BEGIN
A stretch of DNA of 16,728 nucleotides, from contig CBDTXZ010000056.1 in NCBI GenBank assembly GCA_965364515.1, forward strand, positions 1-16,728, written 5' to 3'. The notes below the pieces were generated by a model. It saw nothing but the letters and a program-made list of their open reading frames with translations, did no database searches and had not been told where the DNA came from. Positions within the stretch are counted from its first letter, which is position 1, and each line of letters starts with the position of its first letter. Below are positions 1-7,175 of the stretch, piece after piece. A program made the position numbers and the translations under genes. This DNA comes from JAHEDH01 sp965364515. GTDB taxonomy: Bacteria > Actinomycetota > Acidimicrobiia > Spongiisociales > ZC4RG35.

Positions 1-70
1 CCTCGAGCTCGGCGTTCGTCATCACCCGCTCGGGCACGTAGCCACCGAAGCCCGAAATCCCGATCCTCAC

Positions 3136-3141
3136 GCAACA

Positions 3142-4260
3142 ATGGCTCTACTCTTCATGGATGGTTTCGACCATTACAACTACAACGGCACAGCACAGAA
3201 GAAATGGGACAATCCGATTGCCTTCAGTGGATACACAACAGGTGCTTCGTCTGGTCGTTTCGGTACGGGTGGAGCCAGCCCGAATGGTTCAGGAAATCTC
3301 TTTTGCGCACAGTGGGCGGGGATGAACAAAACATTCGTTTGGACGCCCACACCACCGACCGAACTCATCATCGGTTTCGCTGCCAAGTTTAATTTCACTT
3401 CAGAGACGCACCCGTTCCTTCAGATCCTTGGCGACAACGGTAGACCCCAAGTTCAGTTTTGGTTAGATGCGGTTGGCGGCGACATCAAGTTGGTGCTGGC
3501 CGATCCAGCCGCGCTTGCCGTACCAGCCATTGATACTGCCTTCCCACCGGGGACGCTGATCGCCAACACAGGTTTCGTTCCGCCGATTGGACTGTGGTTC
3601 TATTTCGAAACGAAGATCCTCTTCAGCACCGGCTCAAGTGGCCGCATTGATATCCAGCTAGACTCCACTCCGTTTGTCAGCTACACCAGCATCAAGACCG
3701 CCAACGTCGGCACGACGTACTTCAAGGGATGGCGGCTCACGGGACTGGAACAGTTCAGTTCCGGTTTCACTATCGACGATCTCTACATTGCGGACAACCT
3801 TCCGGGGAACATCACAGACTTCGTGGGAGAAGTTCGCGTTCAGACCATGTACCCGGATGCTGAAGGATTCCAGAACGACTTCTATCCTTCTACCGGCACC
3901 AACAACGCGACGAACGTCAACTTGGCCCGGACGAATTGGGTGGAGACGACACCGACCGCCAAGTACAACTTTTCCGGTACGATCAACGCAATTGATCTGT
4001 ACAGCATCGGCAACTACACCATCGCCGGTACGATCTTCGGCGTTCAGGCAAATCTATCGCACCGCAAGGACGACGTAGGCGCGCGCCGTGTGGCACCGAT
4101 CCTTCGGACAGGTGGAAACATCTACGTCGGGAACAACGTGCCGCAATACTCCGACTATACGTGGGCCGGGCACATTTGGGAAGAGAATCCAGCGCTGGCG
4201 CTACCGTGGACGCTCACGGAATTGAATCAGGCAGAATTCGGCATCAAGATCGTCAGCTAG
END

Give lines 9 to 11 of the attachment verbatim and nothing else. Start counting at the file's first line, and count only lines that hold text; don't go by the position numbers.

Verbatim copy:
3301 TTTTGCGCACAGTGGGCGGGGATGAACAAAACATTCGTTTGGACGCCCACACCACCGACCGAACTCATCATCGGTTTCGCTGCCAAGTTTAATTTCACTT
3401 CAGAGACGCACCCGTTCCTTCAGATCCTTGGCGACAACGGTAGACCCCAAGTTCAGTTTTGGTTAGATGCGGTTGGCGGCGACATCAAGTTGGTGCTGGC
3501 CGATCCAGCCGCGCTTGCCGTACCAGCCATTGATACTGCCTTCCCACCGGGGACGCTGATCGCCAACACAGGTTTCGTTCCGCCGATTGGACTGTGGTTC